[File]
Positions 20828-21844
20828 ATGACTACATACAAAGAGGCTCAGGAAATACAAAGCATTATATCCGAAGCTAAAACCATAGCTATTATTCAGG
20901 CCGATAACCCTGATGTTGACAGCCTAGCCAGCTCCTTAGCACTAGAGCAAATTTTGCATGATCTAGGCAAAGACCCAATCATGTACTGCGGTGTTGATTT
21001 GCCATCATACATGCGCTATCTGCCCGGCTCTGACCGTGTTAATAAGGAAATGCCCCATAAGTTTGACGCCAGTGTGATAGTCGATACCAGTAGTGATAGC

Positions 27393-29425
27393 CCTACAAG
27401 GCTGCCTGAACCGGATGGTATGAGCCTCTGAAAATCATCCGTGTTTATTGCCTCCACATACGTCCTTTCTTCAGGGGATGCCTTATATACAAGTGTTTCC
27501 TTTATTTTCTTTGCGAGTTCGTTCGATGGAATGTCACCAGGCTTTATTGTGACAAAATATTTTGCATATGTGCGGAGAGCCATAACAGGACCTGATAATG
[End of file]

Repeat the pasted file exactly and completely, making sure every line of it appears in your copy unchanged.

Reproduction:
Positions 20828-21844
20828 ATGACTACATACAAAGAGGCTCAGGAAATACAAAGCATTATATCCGAAGCTAAAACCATAGCTATTATTCAGG
20901 CCGATAACCCTGATGTTGACAGCCTAGCCAGCTCCTTAGCACTAGAGCAAATTTTGCATGATCTAGGCAAAGACCCAATCATGTACTGCGGTGTTGATTT
21001 GCCATCATACATGCGCTATCTGCCCGGCTCTGACCGTGTTAATAAGGAAATGCCCCATAAGTTTGACGCCAGTGTGATAGTCGATACCAGTAGTGATAGC

Positions 27393-29425
27393 CCTACAAG
27401 GCTGCCTGAACCGGATGGTATGAGCCTCTGAAAATCATCCGTGTTTATTGCCTCCACATACGTCCTTTCTTCAGGGGATGCCTTATATACAAGTGTTTCC
27501 TTTATTTTCTTTGCGAGTTCGTTCGATGGAATGTCACCAGGCTTTATTGTGACAAAATATTTTGCATATGTGCGGAGAGCCATAACAGGACCTGATAATG